Market Sector Update
- Volatility and uncertainty continued in the credits markets from the fourth quarter into the beginning of 2016. The credit markets reached a low on Feb. 11, with spreads at a six-year high of 919 basis points.
- Despite the horrible start, the asset class rebounded from the Feb. 11 bottom and posted a gain of 3.25% for the quarter (BofA Merrill Lynch High Yield Master II Index). The rebound was primarily driven by an uptick in commodity prices, dovish global central bank policy narrative, incremental improvements across a broad range of global issues and an influx of cash into the asset class.
- New issue activity remains somewhat subdued but slightly accelerated during the quarter. High yield and loan newissue volumes increased in March for the third consecutive month. The high-yield issuance totaled $28.2 billion in March (a 10-month high) and raised activity to $51.2 billion for the quarter. That said, new-issue volume totaled $95.6 billion through the first quarter of 2015, equaling a 46% year-over-year decline.
- Since the market’s low point on Feb. 11, the bounce in CCC non-commodity related high-yield bonds (+11.08%) has handily outperformed non-commodity B (+5.34%) and BB-rated bonds (+5.24%). CCC-rated bond spreads remain 176 basis points wide of where they began December, whereas spreads have slightly narrowed for BB (16 basis points) and B (5 basis points).
- We ended the quarter with an approximate 10% cash allocation, up from 7.5% at year end as volatility and uncertainty in the credit markets continued from the fourth quarter through the beginning of 2016.
- The Fund underperformed the benchmark for the quarter, with the Fund’s allocation to loans, a credit type not included in the benchmark, a significant driver of underperformance. The Fund’s approximate 25% allocation to loans posted a -5.67% return for the quarter.
- On a positive note, the corporate bond portion of the portfolio was up 5.33% versus the benchmark return of 3.25%. The largest contributor to performance for the quarter was the Fund’s allocation to and selection within the retail sector. Despite a slight underweight to the retail category (4.18% average Fund allocation versus 4.98% benchmark allocation), individual credit selection and an overweight allocation to the subsector specialty retail aided relative performance. The Fund had an approximate 3.5% weighting to specialty retail versus the benchmark weighting of 2.6%.
- The Fund’s underweight allocation to financials, particularly the banking subsector, aided performance. The underweight in the relatively strongperforming energy sector materially detracted.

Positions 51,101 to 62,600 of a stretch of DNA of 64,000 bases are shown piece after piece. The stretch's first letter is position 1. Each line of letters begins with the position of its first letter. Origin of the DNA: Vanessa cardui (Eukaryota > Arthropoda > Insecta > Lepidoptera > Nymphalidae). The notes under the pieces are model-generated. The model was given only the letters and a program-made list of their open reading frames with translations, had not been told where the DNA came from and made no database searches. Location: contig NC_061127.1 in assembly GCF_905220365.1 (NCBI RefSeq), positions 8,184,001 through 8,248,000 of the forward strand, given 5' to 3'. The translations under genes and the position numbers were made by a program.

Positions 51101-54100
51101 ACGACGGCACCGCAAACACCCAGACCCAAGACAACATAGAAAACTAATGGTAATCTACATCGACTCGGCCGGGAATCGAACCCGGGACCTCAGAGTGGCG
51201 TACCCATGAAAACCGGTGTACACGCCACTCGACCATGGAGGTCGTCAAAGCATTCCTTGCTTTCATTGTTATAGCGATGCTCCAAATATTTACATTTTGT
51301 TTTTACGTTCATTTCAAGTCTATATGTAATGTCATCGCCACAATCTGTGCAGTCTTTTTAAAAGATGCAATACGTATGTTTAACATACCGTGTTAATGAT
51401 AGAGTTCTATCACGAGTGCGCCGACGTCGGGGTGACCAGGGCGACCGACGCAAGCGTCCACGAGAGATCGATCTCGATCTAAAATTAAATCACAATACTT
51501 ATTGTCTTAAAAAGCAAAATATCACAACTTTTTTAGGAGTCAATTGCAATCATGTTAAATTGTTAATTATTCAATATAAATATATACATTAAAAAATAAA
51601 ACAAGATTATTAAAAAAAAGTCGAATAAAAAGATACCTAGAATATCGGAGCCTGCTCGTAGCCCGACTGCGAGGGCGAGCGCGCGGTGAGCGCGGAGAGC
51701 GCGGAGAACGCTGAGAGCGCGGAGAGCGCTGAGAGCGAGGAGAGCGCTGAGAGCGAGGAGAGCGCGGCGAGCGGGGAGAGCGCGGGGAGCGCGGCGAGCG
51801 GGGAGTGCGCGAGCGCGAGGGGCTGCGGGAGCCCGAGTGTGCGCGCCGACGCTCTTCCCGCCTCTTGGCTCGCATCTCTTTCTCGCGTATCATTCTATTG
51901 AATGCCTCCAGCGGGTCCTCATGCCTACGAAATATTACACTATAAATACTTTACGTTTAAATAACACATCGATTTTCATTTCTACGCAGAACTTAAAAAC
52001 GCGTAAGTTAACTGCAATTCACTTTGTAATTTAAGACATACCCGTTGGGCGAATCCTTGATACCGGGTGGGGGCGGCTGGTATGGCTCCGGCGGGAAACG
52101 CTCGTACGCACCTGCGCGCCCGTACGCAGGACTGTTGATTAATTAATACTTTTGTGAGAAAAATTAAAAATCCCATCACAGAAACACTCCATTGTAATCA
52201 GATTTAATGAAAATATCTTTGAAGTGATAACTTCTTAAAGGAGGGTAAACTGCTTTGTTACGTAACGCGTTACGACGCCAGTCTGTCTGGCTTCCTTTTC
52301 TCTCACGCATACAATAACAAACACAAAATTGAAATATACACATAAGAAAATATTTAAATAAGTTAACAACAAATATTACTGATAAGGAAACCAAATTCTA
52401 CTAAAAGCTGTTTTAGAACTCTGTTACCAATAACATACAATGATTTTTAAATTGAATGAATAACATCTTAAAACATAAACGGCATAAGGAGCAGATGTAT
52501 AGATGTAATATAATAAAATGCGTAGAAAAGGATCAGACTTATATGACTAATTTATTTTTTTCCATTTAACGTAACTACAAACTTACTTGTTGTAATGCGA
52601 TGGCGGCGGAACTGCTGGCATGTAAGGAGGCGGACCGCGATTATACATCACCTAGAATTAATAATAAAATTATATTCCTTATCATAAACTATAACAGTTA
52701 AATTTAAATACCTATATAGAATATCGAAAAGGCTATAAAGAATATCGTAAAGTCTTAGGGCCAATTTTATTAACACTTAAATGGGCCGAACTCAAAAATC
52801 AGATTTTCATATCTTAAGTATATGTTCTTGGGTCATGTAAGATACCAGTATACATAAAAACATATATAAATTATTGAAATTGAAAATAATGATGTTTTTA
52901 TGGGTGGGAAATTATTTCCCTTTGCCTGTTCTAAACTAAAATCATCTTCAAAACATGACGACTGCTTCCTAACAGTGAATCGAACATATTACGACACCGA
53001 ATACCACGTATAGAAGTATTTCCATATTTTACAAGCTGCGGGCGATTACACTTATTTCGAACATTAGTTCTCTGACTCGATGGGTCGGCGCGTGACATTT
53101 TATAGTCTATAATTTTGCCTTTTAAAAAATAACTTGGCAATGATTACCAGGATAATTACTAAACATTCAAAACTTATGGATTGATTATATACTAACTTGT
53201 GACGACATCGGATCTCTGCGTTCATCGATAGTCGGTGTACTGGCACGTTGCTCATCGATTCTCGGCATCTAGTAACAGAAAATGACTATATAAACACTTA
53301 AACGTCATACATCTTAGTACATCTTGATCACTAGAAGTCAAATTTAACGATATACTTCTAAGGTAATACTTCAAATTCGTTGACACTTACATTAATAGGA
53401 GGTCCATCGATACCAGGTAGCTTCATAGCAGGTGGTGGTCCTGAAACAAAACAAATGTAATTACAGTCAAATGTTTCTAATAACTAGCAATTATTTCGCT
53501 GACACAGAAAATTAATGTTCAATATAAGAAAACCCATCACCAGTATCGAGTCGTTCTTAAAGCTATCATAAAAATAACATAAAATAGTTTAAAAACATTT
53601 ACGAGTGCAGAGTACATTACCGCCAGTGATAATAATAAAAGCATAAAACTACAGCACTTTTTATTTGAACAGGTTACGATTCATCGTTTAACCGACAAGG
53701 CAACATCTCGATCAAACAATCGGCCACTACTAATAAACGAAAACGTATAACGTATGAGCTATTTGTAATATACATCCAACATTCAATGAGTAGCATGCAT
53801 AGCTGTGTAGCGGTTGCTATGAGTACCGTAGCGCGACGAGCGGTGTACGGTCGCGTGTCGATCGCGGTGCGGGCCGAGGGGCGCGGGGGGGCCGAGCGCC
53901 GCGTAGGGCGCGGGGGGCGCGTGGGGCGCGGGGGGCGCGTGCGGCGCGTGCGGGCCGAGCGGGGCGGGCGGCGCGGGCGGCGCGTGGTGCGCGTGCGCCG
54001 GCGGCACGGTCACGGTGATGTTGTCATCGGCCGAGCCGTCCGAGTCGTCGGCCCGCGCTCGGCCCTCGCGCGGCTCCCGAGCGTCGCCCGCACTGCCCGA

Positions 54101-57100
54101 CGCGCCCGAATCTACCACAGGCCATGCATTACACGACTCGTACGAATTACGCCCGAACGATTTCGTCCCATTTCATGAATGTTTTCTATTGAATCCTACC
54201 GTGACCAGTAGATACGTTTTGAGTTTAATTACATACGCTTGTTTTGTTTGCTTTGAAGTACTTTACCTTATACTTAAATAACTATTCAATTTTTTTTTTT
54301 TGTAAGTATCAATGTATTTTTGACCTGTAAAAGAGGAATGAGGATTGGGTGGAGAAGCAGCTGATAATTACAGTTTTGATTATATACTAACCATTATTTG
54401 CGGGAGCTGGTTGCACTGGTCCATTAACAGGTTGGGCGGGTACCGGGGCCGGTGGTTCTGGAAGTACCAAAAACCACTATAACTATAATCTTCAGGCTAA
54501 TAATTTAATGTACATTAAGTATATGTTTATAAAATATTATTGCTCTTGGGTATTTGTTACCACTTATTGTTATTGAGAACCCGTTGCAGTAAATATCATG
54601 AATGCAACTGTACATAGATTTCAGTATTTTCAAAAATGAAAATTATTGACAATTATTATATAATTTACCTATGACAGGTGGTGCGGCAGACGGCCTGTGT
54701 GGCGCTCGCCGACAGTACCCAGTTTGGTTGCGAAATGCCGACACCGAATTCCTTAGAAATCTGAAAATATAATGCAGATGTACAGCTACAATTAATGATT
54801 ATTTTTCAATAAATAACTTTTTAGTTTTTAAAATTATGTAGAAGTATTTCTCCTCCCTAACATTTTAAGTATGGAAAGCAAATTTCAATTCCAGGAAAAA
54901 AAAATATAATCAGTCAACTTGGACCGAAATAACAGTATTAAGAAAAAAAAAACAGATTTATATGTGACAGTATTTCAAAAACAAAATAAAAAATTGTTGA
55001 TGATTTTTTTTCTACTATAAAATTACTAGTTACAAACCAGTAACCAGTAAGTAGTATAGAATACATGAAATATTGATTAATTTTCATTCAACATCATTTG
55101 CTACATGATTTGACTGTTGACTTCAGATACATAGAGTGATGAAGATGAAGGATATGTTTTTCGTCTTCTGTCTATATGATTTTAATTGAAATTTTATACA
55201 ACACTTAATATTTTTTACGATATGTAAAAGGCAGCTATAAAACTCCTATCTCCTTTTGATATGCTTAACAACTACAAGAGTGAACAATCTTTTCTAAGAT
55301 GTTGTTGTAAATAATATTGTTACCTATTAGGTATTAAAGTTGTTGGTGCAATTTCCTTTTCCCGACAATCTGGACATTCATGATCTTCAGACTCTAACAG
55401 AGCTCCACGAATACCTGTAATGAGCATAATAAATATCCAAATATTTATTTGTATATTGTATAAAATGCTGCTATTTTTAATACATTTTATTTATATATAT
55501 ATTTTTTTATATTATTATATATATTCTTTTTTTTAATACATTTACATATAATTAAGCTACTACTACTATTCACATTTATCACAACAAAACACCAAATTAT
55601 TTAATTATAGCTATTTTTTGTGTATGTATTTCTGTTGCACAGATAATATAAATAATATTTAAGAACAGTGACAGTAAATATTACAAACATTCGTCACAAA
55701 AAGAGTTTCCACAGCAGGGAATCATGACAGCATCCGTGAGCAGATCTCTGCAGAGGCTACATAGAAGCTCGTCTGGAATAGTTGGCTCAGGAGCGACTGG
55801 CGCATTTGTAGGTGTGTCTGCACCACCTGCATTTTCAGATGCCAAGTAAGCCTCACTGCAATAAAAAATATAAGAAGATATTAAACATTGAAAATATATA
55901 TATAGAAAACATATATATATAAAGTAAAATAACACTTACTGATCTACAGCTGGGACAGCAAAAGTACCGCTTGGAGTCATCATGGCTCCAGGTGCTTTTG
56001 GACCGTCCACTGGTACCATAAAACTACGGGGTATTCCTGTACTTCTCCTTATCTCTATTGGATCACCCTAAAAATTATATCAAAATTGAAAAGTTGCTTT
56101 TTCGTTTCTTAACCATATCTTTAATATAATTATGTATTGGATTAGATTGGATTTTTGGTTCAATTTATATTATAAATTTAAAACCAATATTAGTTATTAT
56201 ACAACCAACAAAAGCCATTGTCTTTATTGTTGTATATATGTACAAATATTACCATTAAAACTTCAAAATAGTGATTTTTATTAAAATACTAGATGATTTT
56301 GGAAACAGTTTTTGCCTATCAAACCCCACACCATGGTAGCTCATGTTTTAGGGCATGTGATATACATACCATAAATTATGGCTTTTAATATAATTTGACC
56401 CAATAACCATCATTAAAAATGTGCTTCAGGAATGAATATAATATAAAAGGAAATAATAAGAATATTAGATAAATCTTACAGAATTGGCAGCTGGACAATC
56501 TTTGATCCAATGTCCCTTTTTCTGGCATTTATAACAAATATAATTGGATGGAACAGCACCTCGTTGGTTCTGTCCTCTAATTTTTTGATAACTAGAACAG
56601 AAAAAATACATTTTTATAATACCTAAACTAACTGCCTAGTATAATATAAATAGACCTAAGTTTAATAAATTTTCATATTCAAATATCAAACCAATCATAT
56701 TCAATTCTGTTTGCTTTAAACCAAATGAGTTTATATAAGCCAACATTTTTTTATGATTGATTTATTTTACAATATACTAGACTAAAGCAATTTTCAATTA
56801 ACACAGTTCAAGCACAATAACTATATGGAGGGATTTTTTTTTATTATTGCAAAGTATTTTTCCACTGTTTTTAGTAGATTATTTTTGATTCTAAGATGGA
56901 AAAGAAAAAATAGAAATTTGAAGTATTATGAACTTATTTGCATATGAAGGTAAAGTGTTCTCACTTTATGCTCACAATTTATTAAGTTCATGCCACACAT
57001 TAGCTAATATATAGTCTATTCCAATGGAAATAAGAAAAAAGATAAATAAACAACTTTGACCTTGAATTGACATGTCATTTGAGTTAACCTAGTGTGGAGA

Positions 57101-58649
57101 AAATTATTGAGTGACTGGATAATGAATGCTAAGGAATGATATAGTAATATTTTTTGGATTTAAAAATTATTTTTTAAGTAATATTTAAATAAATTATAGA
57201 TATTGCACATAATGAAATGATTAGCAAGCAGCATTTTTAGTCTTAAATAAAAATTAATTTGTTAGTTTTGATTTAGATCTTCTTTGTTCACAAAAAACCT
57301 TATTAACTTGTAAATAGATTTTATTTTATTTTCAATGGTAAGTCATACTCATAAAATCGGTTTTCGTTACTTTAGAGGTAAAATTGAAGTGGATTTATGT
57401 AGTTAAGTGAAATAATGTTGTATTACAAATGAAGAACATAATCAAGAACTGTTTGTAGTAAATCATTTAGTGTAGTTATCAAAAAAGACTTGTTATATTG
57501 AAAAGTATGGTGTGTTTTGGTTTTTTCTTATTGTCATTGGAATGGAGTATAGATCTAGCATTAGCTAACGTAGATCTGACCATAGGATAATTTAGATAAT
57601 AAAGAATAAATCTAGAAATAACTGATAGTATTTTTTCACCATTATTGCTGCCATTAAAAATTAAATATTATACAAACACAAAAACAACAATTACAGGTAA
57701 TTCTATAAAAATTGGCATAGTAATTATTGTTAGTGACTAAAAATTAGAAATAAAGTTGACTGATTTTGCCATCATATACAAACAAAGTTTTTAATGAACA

- Recent economic data is pointing to continued slowing in manufacturing activity. There are also few signs of inflation, and companies continue to struggle to exhibit top-line growth. Finally, instability in China continues to weigh on the markets. Given this environment, we think the U.S. Federal Reserve could have a hard time making the case for any additional rate increases throughout 2016.
- Given market uncertainties, we believe it is prudent to maintain a higher cash balance going forward as well as to maintain a more balanced portfolio in regards to liquidity and risk.
- Our goal of finding businesses that offer the best risk-adjusted return characteristics will continue as it is our belief that bottom-up fundamental credit analysis should produce better relative performance in both up and down credit cycles.
The opinions expressed in this commentary are those of the Fund’s manager and are current through March 31, 2016. The manager’s views are subject to change at any time based on market and other conditions, and no forecasts can be guaranteed. Past performance is not a guarantee of future results.
The BofA Merrill Lynch U.S. High Yield Index tracks the performance of U.S. dollar-denominated, below investment-grade corporate debt issued in the U.S. domestic market. It is not possible to invest directly in an index.
Risk Factors. Fixed-income securities are subject to interest-rate risk and, as such, the net asset value of the fund may fall as interest rates rise. Investing in high-income securities may carry greater risk of nonpayment of interest or principal than higher-rated bonds. In addition to the risks typically associated with fixed-income securities, loan participations in which the fund may invest carry other risks, including the risk of insolvency of the lending bank or other intermediary. Loan participations may be unsecured or not fully collateralized may be subject to restrictions on resale and sometimes trade infrequently on the secondary market. These and other risks are more fully described in the Fund’s prospectus.
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